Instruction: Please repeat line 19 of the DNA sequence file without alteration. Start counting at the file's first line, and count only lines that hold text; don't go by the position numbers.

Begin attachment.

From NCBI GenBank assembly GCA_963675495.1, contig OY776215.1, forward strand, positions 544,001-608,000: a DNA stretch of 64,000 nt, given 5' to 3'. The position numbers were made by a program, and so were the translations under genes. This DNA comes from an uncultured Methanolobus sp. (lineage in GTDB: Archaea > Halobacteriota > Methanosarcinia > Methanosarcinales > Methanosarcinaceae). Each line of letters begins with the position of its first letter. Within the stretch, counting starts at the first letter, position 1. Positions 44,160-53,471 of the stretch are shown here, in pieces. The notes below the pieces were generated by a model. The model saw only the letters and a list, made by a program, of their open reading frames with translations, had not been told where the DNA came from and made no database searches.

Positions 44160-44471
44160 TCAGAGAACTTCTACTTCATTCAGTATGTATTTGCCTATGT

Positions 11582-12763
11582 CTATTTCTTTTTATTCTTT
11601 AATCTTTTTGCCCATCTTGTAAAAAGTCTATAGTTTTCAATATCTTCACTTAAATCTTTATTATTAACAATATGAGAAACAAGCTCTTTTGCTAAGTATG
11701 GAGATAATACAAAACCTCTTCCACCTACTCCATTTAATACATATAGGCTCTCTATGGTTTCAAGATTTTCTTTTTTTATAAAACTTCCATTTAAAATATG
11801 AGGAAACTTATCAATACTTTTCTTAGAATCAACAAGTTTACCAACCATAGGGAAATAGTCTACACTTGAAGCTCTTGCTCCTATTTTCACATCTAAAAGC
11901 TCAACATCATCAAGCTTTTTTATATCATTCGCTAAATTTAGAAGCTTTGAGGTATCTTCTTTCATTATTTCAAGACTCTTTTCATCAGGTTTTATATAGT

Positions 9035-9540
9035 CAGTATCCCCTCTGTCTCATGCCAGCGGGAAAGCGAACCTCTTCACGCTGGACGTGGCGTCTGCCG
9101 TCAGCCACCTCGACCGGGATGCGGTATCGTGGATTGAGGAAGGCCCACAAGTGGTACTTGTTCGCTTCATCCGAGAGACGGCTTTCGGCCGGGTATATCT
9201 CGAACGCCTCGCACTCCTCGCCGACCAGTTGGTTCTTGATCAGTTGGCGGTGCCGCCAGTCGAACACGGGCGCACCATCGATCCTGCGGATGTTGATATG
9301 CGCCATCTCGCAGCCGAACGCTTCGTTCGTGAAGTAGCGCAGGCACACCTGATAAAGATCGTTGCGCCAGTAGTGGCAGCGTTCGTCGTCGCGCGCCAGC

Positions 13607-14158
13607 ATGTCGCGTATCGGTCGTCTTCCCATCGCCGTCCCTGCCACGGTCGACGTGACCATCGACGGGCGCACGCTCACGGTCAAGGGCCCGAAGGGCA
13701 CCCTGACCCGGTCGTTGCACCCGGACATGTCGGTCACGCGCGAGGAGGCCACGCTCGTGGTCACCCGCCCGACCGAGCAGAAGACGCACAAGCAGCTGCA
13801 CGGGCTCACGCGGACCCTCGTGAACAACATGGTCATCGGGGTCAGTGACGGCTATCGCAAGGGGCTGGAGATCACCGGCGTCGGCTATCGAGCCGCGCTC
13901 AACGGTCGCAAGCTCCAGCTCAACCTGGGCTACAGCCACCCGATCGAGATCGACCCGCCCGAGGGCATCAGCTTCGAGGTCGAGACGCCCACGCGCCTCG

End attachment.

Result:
13901 AACGGTCGCAAGCTCCAGCTCAACCTGGGCTACAGCCACCCGATCGAGATCGACCCGCCCGAGGGCATCAGCTTCGAGGTCGAGACGCCCACGCGCCTCG